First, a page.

W. Garrett Horder, comp. The Poets’ Bible: New Testament. 1895.
The LeperNathaniel Parker Willis (18061867)
The cry passed on—“Room for the leper! Room!”
Sunrise was slanting on the city gates
Rosy and beautiful, and from the hills
The early risen poor were coming in,
Duly and cheerfully to their toil, and up
Rose the sharp hammer’s clink and the far hum
Of moving wheels and multitudes astir,
And all that in a city murmur swells—
Unheard but by the watcher’s weary ear,
Aching with night’s dull silence, or the sick
Hailing the welcome light and sounds that chase
The death-like images of the dark away.
“Room for the leper!” And aside they stood—
Matron, and child, and pitiless manhood—all
Who met him on his way—and let him pass.
And onward through the open gate he came,
A leper, with the ashes on his brow,
Sackcloth about his loins, and on his lip
A covering, stepping painfully and slow,
And with a difficult utterance, like one
Whose heart is with an iron nerve put down,
Crying, “Unclean! unclean!”
’Twas now the first
Of the Judean autumn, and the leaves,
Whose shadows lay so still upon his path,
Had put their beauty forth beneath the eye
Of Judah’s palmiest noble. He was young,
And eminently beautiful, and life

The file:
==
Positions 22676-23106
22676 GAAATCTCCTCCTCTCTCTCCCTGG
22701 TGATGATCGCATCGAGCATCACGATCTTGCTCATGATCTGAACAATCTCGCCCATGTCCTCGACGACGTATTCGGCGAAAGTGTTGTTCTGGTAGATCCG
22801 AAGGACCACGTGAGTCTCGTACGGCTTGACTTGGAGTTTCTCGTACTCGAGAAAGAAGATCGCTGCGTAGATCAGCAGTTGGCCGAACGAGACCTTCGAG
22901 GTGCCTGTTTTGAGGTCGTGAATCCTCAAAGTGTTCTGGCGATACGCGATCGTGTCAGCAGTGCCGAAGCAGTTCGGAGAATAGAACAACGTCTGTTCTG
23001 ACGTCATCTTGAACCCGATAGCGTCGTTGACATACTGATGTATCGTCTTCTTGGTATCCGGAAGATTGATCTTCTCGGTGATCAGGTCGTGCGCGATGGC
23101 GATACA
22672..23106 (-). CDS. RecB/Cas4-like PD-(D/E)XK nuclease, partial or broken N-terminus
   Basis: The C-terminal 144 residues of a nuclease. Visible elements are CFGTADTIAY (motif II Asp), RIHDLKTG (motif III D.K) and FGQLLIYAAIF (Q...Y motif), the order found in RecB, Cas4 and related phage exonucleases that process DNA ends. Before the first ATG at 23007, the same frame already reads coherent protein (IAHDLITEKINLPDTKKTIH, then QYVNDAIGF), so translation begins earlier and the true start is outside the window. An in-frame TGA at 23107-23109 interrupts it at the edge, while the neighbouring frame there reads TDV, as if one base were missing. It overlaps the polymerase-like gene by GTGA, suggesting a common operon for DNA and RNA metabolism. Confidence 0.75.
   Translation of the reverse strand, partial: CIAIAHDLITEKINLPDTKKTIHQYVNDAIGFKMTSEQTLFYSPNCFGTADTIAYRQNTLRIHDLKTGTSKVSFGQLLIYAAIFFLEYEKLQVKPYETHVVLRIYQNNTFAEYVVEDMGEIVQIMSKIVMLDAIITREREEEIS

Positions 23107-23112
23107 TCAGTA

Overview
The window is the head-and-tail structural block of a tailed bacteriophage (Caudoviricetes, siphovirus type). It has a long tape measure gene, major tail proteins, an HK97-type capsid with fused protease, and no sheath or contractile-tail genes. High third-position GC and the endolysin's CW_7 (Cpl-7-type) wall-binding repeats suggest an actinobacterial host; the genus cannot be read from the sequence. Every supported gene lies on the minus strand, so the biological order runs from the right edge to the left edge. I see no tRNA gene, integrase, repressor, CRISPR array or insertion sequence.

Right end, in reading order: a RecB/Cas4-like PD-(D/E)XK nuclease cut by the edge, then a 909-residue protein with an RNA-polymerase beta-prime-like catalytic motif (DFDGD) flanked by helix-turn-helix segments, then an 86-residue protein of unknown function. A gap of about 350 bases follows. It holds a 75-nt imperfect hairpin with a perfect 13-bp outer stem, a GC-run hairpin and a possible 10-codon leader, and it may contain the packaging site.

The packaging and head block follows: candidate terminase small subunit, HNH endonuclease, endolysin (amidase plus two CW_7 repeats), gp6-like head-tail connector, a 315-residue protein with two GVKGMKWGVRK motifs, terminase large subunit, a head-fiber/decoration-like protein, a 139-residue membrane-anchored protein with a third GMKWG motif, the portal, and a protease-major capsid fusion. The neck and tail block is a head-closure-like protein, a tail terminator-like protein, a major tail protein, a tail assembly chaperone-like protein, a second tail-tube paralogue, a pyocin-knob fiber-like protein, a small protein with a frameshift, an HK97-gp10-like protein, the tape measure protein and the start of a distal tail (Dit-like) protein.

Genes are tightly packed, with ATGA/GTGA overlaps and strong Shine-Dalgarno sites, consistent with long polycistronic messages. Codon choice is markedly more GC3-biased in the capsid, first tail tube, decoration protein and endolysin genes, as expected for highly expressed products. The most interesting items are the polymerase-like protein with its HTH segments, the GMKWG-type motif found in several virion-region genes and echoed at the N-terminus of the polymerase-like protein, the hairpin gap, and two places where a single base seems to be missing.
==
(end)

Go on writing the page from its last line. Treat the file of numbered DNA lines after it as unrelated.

Mantled in eloquent fulness on his lip,
And sparkled in his glance; and in his mien
There was a gracious pride that every eye
Followed with benisons—and this was he!
With the soft airs of summer there had come
A torpor on his frame, which not the speed
Of his best barb, nor music, nor the blast
Of the bold huntsman’s horn, nor aught that stirs
The spirit to its bent, might drive away.
The blood beat not as wont within his veins;
Dimness crept o’er his eye: a drowsy sloth
Fettered his limbs like palsy, and his mien,
With all its loftiness, seem’d struck with eld.
Even his voice was changed; a languid moan
Taking the place of the clear silver key;
And brain and sense grew faint, as if the light
And very air were steeped in sluggishness.
He strove with it awhile, as manhood will,
Ever too proud for weakness, till the rein
Slacken’d within his grasp, and in its poise
The arrowy jeered like an aspen shook.
Day after day, he lay, as if in sleep.
His skin grew dry and bloodless, and white scales,
Circled with livid purple, cover’d him.
And then his nails grew black, and fell away
From the dull flesh about them, and the hues
Deepen’d beneath the hard unmoisten’d scales,
And from their edges grew the rank white hair,
—And Helon was a leper!
Day was breaking,
When at the altar of the temple stood
The holy priest of God. The incense lamp
Burn’d with a struggling light, and a low chant
Swell’d through the hollow arches of the roof
Like an articulate wail, and there, alone,
Wasted to ghastly thinness, Helon knelt.
The echoes of the melancholy strain
Died in the distant aisles, and he rose up,
Struggling with weakness, and bow’d down his head
Unto the sprinkled ashes, and put off
His costly raiment for the leper’s garb:
And with the sackcloth round him, and his lip
Hid in a loathsome covering, stood still,
Waiting to hear his doom:—
Of Israel, from the temple of thy God!
For He has smote thee with His chastening rod;